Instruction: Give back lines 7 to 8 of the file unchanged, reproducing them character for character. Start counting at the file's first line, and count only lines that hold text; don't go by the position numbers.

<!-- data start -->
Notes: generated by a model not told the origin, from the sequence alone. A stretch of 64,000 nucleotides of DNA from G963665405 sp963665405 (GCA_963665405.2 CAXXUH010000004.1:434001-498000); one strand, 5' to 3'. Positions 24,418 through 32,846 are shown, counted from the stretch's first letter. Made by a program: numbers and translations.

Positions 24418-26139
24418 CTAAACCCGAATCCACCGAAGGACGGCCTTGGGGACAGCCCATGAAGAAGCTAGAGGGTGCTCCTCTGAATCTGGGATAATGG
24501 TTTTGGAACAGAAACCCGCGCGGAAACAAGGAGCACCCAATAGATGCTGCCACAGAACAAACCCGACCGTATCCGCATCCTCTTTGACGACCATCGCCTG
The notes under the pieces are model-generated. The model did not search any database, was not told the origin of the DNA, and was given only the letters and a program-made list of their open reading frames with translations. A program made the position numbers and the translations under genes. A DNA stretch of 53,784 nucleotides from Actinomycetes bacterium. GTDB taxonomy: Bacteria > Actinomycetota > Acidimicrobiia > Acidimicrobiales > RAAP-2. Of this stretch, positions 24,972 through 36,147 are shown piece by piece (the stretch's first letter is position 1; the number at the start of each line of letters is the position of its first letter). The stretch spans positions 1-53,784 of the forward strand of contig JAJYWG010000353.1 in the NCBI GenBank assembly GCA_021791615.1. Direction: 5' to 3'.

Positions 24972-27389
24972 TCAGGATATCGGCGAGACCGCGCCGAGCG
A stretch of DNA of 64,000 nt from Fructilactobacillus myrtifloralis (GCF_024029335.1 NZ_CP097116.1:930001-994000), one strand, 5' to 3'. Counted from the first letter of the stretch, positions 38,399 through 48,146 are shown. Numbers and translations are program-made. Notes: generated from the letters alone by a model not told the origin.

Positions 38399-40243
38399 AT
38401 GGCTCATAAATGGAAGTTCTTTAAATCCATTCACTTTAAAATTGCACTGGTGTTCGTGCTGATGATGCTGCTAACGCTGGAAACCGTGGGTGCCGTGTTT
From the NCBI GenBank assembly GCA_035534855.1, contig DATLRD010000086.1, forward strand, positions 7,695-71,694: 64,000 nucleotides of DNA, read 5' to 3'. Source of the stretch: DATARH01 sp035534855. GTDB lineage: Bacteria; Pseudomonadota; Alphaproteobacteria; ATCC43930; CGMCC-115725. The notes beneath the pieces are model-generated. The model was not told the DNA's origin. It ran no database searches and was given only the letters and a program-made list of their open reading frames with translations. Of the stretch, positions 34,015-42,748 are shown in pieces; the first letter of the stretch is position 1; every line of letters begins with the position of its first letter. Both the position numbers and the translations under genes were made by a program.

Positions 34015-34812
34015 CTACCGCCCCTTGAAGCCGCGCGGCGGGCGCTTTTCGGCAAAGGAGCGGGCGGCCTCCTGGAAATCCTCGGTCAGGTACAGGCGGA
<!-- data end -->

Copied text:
24972 TCAGGATATCGGCGAGACCGCGCCGAGCG
A stretch of DNA of 64,000 nt from Fructilactobacillus myrtifloralis (GCF_024029335.1 NZ_CP097116.1:930001-994000), one strand, 5' to 3'. Counted from the first letter of the stretch, positions 38,399 through 48,146 are shown. Numbers and translations are program-made. Notes: generated from the letters alone by a model not told the origin.